I’m learning how to scythe, and am caught up with the lovely, unfamiliar terms. The snath, the heel, the beard, the tang. We’re shown how to assemble the scythes to fit our frames and then practise using them at the edges of the football pitch.
Our tutor tells us that he originally planned the day thinking conditions would be moist and perfect for scything, but it’s been dry here in Strathspey – though not as hot as elsewhere. Our wee burn and the River Spey are lower than I’ve ever seen them, and the land feels brittle.
In the afternoon, we go to a rough field to put into practice what we’ve learned, including how scything is much harder than it looks. We’re all trying to get the feel of the unfamiliar action and arc of movement on this rougher terrain, and the grasses and ground feel uncooperative.
Suddenly there’s a movement, and off to my right I see a tiny leveret, so young it still has a white spot on its crown. It stays absolutely still. Robert Burns’ poem Tae a Moose comes to mind: “Wee, sleekit, cowrin’, tim’rous beastie”. We leave a wide margin, taking care in case there are others about and move on.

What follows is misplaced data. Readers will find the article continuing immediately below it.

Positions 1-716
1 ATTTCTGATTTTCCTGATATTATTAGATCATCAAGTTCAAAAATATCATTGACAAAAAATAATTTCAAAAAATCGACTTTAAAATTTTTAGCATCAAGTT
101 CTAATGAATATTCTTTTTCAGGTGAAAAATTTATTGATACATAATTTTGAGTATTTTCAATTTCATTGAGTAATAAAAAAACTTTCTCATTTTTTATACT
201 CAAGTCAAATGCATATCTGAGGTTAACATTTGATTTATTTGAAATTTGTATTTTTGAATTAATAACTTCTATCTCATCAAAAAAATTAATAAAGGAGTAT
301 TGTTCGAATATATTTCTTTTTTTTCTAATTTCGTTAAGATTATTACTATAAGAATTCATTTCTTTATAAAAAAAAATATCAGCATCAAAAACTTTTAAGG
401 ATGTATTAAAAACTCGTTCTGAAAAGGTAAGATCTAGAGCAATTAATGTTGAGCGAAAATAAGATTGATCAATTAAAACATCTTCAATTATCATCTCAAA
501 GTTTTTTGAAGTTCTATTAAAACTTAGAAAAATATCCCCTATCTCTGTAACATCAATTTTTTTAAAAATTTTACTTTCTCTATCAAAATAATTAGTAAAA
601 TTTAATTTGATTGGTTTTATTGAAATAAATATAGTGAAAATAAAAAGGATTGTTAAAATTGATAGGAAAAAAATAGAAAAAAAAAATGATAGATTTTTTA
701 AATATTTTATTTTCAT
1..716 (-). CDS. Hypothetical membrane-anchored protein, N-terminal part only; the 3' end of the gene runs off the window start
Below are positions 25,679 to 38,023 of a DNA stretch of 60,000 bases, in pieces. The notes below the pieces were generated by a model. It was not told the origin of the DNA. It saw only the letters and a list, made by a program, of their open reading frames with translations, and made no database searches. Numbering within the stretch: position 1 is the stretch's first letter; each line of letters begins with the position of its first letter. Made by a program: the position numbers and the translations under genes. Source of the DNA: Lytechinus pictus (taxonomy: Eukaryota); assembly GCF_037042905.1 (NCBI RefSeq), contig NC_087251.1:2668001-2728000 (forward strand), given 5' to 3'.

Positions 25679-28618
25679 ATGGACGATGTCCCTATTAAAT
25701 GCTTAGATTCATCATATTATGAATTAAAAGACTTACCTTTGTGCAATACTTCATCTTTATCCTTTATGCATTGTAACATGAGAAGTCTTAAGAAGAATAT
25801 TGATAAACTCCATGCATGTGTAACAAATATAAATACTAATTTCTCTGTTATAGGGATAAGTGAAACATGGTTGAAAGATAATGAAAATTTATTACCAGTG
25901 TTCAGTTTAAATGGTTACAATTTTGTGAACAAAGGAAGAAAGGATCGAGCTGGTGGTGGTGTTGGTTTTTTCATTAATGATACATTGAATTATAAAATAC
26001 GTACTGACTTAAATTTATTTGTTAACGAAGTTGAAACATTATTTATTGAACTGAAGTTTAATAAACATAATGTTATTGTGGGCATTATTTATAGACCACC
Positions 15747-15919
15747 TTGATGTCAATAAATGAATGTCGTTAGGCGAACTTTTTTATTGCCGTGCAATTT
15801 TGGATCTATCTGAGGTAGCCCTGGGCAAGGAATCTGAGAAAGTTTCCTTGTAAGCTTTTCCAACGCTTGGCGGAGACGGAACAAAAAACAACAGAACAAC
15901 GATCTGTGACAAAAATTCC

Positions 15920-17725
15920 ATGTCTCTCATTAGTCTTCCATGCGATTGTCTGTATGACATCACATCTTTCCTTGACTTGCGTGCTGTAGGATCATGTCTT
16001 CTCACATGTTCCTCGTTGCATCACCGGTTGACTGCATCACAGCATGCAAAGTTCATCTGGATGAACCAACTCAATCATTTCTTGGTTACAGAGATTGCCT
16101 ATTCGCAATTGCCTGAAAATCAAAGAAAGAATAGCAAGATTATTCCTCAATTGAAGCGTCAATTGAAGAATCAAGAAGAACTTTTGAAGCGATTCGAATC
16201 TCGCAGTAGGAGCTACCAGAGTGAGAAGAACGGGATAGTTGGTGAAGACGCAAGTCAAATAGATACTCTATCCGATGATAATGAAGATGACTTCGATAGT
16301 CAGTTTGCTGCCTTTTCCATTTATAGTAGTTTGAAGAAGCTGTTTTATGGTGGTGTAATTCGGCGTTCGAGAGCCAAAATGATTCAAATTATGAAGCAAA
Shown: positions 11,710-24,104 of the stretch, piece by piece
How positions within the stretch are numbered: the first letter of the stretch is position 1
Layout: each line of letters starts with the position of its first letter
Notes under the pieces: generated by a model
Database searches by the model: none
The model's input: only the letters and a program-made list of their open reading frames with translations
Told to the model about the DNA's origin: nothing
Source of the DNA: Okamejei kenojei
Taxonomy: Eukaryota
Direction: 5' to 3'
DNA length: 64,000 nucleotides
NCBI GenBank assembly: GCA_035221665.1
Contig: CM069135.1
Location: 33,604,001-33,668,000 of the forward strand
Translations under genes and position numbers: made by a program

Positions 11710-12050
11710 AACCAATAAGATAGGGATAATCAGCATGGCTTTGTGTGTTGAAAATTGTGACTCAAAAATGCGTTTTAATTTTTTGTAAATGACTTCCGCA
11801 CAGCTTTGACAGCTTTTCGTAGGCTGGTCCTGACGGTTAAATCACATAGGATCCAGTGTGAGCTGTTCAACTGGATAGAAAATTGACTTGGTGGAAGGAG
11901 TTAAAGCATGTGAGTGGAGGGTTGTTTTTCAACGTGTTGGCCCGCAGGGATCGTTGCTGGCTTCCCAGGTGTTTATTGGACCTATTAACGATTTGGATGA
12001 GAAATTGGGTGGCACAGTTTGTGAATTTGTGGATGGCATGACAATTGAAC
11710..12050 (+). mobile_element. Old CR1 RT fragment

Far to the south, low clouds shroud the tops of the Cairngorms, but it will be a few days before any rain of substance falls and even longer for the rivers to get back to where we’d like them to be. Another line from the same Burns poem comes into my head: “I’m truly sorry Man’s dominion / Has broken nature’s social union.”
An adult hare bounds away from another part of the field, and we know she’ll return to the leveret when we leave. Later, in the early gloaming, I look on to our tiny wildflower garden and the yarrow, trefoil, dandelions and clovers growing in between the grasses, thinking, perhaps I might try to scythe it at the end of the summer.
In the field beyond, a tussock of grass morphs into the dark ears of an adult hare that stands alert for a minute, and then dips down out of sight again. I wonder if there’s a leveret too, and there’s comfort in thinking that just might be the case.